Marc Haefele Commentator, Off-Ramp
Marc Haefele is an arts, politics, and literature commentator for KPCC's Off Ramp.
Haefele was a staff writer for LA Weekly, City News of Los Angeles, and the Morristown (NJ) Record. He has written for the New York Times, Los Angeles Times, Philadelphia Daily News, the Boston Review, Nomada de Buenos Aires and many other publications.
He cohosted the KPFK weekday morning drive time show in 1999-2000, and for the subsequent decade was city hall commentator for KPCC.
In the later 60s and early 70s, Haefele worked for Random House, then Doubleday publishers in New York, where his writers included Philip K. Dick, Steven King, Tom Disch, Marge Piercy, Kate Millett and Josephine Saxton. While at LA Weekly, he won the LA Press Club's Best Column award. He has shared Golden Mikes with his KPCC colleagues.
He has an M.A. in history from NYU and Cal State Los Angeles.
Haefele lives in Santa Monica.
Stories by Marc Haefele
"There is a good deal more here that shows us how Goode keeps returning, and keeps progressing, as he enters his eighties, painting strong. Staying ahead of us."
Offenbach died before completing "Tales of Hoffmann." But this is as close to a Composer’s Cut of this problematic masterpiece as we are likely ever to hear.
Proust wrote that there is no such thing as a beautiful prison. And so it is with Parker Center. It exactly represents a miserable policing policy that twice in 27 years caused the policed population to rise up and burn the city.
The evening of the Rodney King verdict of April 29 seemed baleful, overcast with clouds of ambient anger. There was a powerful sense of something gone very wrong.
As the 1900s closed, Jean Dubuffet's work was occluded by the likes of Pollack, De Kooning, and Rothko. They retain their pioneering prominence in the public eye, but he was more pioneer than they.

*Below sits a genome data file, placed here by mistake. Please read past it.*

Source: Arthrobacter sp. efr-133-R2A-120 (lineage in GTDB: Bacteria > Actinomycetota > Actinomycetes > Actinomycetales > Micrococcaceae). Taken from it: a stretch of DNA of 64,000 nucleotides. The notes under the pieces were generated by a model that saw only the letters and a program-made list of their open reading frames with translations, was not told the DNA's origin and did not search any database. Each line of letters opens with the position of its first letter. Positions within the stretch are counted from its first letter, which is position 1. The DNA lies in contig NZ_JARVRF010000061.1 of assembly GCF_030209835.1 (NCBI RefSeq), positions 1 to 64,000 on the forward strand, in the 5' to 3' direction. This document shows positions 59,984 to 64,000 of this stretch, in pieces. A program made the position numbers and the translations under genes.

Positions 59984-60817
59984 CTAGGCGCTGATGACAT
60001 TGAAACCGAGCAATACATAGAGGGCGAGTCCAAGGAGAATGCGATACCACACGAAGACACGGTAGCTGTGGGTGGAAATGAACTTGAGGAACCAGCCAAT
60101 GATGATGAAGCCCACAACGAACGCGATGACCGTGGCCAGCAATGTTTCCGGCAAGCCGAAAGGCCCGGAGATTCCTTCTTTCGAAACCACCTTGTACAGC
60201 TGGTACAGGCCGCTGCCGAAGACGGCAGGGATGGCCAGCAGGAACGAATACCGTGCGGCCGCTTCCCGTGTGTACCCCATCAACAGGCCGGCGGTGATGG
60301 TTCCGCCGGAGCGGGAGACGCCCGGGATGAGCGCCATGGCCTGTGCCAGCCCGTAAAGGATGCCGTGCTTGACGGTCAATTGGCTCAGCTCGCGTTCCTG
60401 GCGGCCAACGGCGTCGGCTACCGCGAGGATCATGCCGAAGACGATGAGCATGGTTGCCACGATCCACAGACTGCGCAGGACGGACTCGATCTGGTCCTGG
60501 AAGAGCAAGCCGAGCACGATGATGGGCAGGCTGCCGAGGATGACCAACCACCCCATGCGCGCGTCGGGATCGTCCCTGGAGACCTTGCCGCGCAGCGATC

The audience for LA Opera’s “Abduction from the Seraglio’’ had been treated to a perfect, yet not-overly-familiar, necklace of Mozart arias and ensembles. It was a great night for our local opera company. And yet…
They’re just … pots, and there’s something so pleasing about a good display of perfect ceramic pots … simple, useful, and strikingly beautiful.
A moving, transcendent exhibit at an obscure gallery by an L.A. art power couple: the art of Maxine Kim and Jan Stussy sits on a mysterious median. Its figures cry in the language of humanity, but its embodiments are far from human.
"Breaking News" at the Getty shows, relentlessly, how easily and often newspeople fail in the simple, but immense task of conveying what is actually going on in the world.
The art the Reformation inspired is glorious, and LACMA's show is a mighty production, but Luther was the most prominent anti-Semite of the 1500's, and inspired the centuries of bigotry against Jewish people that culminated in Hitler.
Roy Lichtenstein very well might have seen himself as a great artist who was also commercial. Just like his key inspiration, the humble, stirring comics of his youth.
California’s coast stretches 840 miles, encompassing breathtaking vistas, beautiful people ... and factories, cement mills, oil wells, and canneries. It’s never been captured in one art exhibit, until now at the Pasadena Museum of California Art.
Frankenthaler often used the word “beautiful” to describe her works. And, often, they are, but in a hard-won way that belies critics who saw the attractiveness of her paintings as a kind of softness.
Here's a rare and sweeping picture-window view of fast-evolving France of the 1850s in intimate detail, accomplished by some of the greatest photographers of that time.
The Greeks of the classical period probes deep into the human predicament. Roman comedy probes deep into fart jokes; the funny side of prostitution; gross sexual allusions, and pure slapstick.